A message from Dr. T Nanda Kumar, Certified Medical Director-Vibra Hospital in Redding, California.

Prevent Diabetes

In the average primary care practice, it’s likely that one-third of patients over age 18 have prediabetes and are at risk for developing type 2 diabetes. Prediabetes is characterized by blood glucose levels that are higher than normal, but not yet high enough to be diagnosed as diabetes.

Unless treated early, many people with prediabetes will develop diabetes within 5 years. Diabetes is the leading cause of heart disease, stroke, blindness, kidney disease, and nerve disease. Prediabetes can be reversed if discovered and treated early.

Diabetes In Shasta County

Prediabetes is common in Shasta County, and most cases go undiagnosed. Prediabetes leads to diabetes and both have increased in Shasta County. Diabetes can increase your risk for dementia, especially when diagnosed at a younger age. It is estimated that 1 in 42 Shasta County residents are living with Alzheimer’s disease or a related dementia. In 2022, 9.5% Shasta County adults were diagnosed with diabetes, and 11.3% with prediabetes.

Urologist Doctor consulting patient.

Be Their Helping Hand

Patients look to you, their health care provider, for information on promoting health and preventing chronic disease. Research shows that patients are more likely to engage in preventive health behaviors when they are recommended by their health care professionals.

Encouraging your patients to attend health education workshops or classes such as those offered at Shasta Community Health Center will help reduce their chances of developing type 2 diabetes and provide them tools for living happier and healthier lives. For more information about local workshops or classes, click on the link below.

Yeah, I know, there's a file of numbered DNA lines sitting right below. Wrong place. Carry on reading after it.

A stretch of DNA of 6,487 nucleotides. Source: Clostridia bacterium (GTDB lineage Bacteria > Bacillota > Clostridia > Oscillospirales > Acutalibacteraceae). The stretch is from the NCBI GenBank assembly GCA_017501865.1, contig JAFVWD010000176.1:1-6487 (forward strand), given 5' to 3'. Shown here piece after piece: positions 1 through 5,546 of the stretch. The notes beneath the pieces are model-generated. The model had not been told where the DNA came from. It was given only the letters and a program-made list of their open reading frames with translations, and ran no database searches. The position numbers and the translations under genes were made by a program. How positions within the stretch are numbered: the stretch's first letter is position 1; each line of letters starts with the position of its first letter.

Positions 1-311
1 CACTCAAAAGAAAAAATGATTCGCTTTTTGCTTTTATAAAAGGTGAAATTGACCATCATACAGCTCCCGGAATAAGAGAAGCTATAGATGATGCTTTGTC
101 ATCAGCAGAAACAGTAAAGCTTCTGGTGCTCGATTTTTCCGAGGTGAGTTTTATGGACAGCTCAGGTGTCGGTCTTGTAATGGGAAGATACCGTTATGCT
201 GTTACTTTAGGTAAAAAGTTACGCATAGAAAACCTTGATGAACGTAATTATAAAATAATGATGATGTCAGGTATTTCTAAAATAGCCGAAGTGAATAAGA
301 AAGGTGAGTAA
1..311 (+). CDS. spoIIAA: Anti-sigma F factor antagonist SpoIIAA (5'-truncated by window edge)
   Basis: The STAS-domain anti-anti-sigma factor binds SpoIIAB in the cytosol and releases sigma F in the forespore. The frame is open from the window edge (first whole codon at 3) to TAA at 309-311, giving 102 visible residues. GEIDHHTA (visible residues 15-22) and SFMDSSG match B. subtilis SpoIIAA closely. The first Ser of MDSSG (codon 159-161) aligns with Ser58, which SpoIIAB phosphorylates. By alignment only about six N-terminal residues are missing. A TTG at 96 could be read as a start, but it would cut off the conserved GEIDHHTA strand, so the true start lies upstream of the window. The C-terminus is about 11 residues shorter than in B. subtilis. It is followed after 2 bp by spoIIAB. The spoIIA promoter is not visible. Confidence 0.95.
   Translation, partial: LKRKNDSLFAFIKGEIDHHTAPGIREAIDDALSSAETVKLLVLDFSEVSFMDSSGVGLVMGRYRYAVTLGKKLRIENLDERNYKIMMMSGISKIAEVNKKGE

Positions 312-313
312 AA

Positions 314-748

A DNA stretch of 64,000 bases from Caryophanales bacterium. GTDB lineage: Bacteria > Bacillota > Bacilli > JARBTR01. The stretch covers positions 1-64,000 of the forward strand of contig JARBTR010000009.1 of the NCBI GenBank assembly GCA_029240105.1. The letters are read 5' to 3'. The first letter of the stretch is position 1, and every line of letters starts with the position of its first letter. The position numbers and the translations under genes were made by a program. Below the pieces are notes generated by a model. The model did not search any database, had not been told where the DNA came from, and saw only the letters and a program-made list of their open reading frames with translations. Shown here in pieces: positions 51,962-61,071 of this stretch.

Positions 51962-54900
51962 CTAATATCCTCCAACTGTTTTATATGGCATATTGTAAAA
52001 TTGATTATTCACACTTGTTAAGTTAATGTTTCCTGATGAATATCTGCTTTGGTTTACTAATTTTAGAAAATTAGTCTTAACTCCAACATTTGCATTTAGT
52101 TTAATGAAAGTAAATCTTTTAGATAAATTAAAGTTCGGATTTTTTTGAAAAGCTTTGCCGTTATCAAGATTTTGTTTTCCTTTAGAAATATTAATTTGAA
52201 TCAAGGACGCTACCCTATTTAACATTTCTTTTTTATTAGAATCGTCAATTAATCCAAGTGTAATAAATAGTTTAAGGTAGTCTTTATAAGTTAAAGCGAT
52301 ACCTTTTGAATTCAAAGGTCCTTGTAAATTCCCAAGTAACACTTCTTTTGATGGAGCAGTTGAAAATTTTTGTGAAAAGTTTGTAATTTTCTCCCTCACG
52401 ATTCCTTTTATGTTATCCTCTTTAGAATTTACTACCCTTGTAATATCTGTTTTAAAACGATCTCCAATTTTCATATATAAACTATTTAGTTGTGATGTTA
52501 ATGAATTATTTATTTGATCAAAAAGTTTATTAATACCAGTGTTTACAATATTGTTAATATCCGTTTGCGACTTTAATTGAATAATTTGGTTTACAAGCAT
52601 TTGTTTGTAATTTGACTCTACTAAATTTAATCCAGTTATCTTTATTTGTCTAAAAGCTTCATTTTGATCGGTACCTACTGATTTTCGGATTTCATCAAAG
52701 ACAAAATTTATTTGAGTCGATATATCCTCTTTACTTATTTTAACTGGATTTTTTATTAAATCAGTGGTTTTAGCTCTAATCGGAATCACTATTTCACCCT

So What Can I do?

  1. Screen and identify patients for prediabetes.
  2. Refer patients to diabetes prevention programs or local health education workshops and classes such as those offered at Shasta Community Health Center. See below.
  3. Create feedback loops, linking the patient’s progress in the diabetes prevention program or workshop back to the practice.

You can be the link between your patients and the opportunity for them to start making simple lifestyle changes to stop diabetes before it starts. 

Click on the link below for more information about local health education workshops or classes. There are no eligibility requirements for these workshops or classes.


Who is eligible for referral to a diabetes prevention program?

  • Be 18 years or older.
  • Overweight (BMI ≥25; ≥22 if Asian), and
  • Diagnosed with prediabetes via one of three blood tests:
    • Hemoglobin A1C: 5.7%- 6.4%
    • Fasting plasma glucose (FPG): 100-125 mg/dL
    • 2-hour plasma glucose (OGTT) between 140-199 mg/dL
  • Previous diagnoses of gestational diabetes
  • Have no previous diagnosis of type 1 or type 2 diabetes

AMA-Tools For The Team

The American Medical Association (AMA) provides fact sheets, questionnaires and handouts that provide guidance on engaging health care teams and stakeholders on diabetes prevention topics, from testing and screening, to referrals and implementation of the National Diabetes Prevention Program (NDPP).

Further Resources from CDC and AMA

As part of the National Diabetes Prevention Program (NDPP), the American Medical Association (AMA) and the Centers for Disease Control (CDC) are collaborating to create tools and resources for care teams. The tools and resources identify patients with prediabetes and refer eligible patients to in-person or online diabetes prevention programs. These programs are one of the most effective ways to help physicians prevent or delay type 2 diabetes in high-risk patients.